One of the isolated villages in upper Sindh, Pakistan.
Copyright: WFP/Philippe Martou
When we asked Philippe Martou, our Deputy Chief of Aviation, if he could fill us in on the helicopter operations in Pakistan, we were expecting numbers and runs etc.. What we got was a peek inside what WFPs work and staff are all about. This is what he had to say:
Today, I arrived in Sukhur, Sindh, to oversee our helicopter operations into the flooded areas. A little tired as I’ve been here for two weeks now running around to set-up the air operations and I just arrived from Karachi to accept 4 new helicopters into our fleet.
Sukhur is warm, even hotter than Islamabad or Karachi, 40 C and climbing.
One of our helicopters just returned from its deliveries to Ghourpur where they went into a secure landing zone and off-loaded 3 mt (metric tons) of wheat and high energy biscuits (HEBs). The site, however, was closed off for further flights in the afternoon. On the way back to Sukhur, we noticed lots of stranded people waving. We decided to return to the area and perform what I call a hovering delivery as landing in those areas is not possible due to standing water, obstacles and too many people. ( Hovering delivery is a helicopter delivery method where the helicopter is hovering 3 to 5 meters above the ground and the relief goods are dropped by hand.)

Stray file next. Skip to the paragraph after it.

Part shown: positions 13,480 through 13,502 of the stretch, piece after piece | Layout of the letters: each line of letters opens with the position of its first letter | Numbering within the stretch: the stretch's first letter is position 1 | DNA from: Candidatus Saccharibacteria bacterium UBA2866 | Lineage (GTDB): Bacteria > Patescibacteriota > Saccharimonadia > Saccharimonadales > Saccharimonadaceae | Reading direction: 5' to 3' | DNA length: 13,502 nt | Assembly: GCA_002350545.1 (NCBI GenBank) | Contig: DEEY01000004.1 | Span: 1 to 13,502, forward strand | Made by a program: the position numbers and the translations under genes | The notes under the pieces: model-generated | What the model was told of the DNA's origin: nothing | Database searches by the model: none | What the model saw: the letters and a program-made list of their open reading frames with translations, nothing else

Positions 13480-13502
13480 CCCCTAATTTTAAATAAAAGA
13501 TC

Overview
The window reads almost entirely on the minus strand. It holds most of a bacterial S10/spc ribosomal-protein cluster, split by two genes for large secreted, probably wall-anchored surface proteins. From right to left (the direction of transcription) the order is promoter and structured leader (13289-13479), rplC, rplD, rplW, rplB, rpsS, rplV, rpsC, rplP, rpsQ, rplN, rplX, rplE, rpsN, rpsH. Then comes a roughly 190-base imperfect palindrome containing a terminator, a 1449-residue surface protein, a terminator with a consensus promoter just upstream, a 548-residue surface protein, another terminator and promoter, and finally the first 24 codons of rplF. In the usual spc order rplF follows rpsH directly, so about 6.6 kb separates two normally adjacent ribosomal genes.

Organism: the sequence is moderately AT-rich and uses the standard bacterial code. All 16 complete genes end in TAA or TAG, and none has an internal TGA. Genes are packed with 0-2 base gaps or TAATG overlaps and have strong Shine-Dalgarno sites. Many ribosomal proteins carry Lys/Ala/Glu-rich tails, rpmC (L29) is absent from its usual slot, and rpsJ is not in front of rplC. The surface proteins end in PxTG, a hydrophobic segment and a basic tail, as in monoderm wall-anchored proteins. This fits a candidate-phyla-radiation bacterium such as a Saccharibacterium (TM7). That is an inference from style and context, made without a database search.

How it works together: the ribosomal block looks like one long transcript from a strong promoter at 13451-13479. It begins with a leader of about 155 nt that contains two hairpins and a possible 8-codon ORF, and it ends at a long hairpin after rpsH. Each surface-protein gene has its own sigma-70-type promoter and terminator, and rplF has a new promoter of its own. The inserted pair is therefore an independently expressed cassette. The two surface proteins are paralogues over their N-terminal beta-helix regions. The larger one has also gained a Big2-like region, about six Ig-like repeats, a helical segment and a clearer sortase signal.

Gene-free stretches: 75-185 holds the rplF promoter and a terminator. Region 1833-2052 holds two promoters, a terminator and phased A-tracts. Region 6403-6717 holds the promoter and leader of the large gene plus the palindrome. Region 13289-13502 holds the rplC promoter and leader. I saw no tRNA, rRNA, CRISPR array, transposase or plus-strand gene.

30-minute flights brought us from Sukhur to Ghourpur, but for the people of Ghourpur, Sukhur could have been on another continent as it was completely cut-off and isolated with all roads submerged and only houses, lots of houses, sticking out of the water.
We attached ourselves with straps to the helicopter and opened the back cargo doors and the passenger door at the front of the helicopter. Standing there, 50 meters above the water with a box HEBs ready to drop, the helicopter continued its descent to 4 meters above ground.
We started to drop the HEB and wheat bags. People came running towards the delivery site and we are obliged to start moving slowly to avoid dropping the cargo on people. I shall never forget those people, those faces, those needs.
The 3 mt of food are gone way too fast and I feel sorry not be able to give them more.
We had to stop our rotations because of the fading daylight, but we will be back tomorrow and the day after and the week after this one, for as long as it is required.
Today we really helped and made a difference.